In other words, we want to get the bugs out of our mental software code and get our minds right. Doing this effectively will require an understanding of the nature of mental energy and how you can use that energy to change a perspective that is generating an unwanted, negative, emotional response to market information. There’s much to learn, but I think you will be amazed at how some simple changes can make a huge difference in your trading results.
The process of trading starts with perceiving an opportunity. Without the perception of an opportunity, we wouldn’t have a reason to trade. So I think it is only fitting that we start our examination of mental energy by breaking down the process of perception. What are the underlying dynamics of perception? What factors determine how we perceive information or what we perceive in relationship to what is available? How is perception connected with what we experience at any given moment?
Probably the easiest way to understand the dynamics of perception and answer these questions is to think of everything (and I do… tion of forces - forces that generate information about the properties, characteristics, and traits that make them uniquely what they are.
Everything that exists outside of our bodies - all plants and all categories of life; all planetary phenomena in the form of weather conditions, earthquakes, and volcanic eruptions; all active and inert physical matter; and all non-corporeal phenomena such as light, sound waves, microwaves, and radiation - generates information about the nature of its existence. That information has the potential to act as a force on one of our five physical senses.
Before we go any further, notice that I use the verb “generate” in an all-inclusive way implying that everything is in an active state of expression, including inanimate objects. To illustrate why I do that, let’s look at something as simple as a rock. It’s an inanimate object, composed of unique atoms and molecules expressing themselves as a rock. I can use the active verb “expressing” because the atoms and molecules that make up the rock are in constant motion. So, even though the rock doesn’t appear active except in the most abstract sense, it has characteristics and properties that will act as forces on our senses, causing us to experience and make distinctions about the nature of its existence. For example, a rock has texture, and that texture acts as a force on our sense of touch if we run our fingers across the rock’s surface. A rock has shape and color, which act as a force on our vision; the rock takes up space that no other object can occupy, so that we see it instead of an empty space or some other object. A rock can also have an odor that acts as a force on our sense of smell, or taste like something, although I haven’t licked any rocks lately to find out.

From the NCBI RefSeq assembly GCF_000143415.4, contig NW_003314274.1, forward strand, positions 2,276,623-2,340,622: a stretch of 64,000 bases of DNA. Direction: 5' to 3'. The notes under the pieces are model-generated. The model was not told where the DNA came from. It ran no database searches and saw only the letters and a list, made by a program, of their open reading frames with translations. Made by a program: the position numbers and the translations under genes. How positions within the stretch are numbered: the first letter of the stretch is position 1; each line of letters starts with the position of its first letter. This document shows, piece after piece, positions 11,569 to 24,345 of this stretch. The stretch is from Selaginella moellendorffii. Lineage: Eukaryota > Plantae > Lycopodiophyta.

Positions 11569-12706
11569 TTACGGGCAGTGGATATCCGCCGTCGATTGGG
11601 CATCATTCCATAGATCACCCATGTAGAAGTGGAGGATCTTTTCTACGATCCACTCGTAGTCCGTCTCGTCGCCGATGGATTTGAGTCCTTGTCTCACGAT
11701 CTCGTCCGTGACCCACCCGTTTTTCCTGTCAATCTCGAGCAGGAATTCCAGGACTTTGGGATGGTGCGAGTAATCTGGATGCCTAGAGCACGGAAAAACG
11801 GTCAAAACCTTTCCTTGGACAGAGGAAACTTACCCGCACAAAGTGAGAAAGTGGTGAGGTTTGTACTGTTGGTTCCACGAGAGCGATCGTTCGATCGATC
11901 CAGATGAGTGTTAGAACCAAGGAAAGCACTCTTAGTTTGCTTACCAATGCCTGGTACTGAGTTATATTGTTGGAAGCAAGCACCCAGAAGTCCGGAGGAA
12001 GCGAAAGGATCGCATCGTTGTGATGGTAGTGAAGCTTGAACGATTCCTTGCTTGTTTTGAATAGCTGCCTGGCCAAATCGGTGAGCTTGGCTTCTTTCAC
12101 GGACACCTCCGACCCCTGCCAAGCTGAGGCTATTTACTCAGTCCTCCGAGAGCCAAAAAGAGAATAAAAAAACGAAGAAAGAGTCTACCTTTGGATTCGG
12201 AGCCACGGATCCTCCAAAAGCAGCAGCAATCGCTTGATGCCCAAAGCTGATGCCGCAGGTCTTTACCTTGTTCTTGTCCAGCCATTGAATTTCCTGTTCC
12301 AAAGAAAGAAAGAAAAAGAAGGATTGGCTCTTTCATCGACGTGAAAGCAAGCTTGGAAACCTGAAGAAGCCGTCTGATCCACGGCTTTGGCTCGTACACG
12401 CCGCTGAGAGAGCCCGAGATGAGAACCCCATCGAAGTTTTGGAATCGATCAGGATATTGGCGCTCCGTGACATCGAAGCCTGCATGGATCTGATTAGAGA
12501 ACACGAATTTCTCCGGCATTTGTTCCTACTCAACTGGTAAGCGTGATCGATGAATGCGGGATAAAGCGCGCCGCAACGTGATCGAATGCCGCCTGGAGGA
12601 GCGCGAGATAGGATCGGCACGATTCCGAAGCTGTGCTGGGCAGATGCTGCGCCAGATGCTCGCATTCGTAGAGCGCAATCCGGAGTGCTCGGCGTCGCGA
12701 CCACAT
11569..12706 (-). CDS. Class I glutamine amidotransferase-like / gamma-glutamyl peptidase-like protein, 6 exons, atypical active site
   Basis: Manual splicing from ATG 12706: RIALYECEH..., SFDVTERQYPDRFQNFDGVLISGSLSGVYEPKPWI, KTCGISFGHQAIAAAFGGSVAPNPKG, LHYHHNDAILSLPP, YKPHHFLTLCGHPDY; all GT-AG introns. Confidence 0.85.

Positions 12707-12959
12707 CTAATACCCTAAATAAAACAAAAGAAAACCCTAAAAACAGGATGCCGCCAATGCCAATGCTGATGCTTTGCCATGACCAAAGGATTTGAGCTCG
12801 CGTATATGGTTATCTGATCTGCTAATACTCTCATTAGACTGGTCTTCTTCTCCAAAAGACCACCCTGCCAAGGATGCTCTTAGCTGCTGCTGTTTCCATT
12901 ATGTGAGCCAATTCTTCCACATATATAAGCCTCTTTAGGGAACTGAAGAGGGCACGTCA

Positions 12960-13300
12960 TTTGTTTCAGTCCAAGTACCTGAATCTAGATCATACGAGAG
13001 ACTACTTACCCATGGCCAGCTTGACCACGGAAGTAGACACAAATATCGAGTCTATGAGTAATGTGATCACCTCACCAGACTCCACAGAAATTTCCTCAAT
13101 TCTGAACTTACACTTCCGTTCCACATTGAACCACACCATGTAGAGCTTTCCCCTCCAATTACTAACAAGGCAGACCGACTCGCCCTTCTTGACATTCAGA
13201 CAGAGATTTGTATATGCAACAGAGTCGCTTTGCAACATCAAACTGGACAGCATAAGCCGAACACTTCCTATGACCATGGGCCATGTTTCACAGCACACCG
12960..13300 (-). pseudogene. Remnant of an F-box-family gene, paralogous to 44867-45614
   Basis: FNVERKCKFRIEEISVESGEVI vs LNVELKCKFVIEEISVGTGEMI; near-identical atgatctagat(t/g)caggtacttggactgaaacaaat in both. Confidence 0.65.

When we encounter anything in the environment that expresses its properties and characteristics, an exchange of energy takes place. Energy from the outside, in the form of whatever is expressing itself, gets transformed by our nervous system into electrical impulses and then gets stored in our inner, mental environment. To be more specific, whatever we are seeing, hearing, tasting, smelling, or feeling through our senses gets transformed into electrical impulses of energy and stored in our mental environment as a memory and/or dis-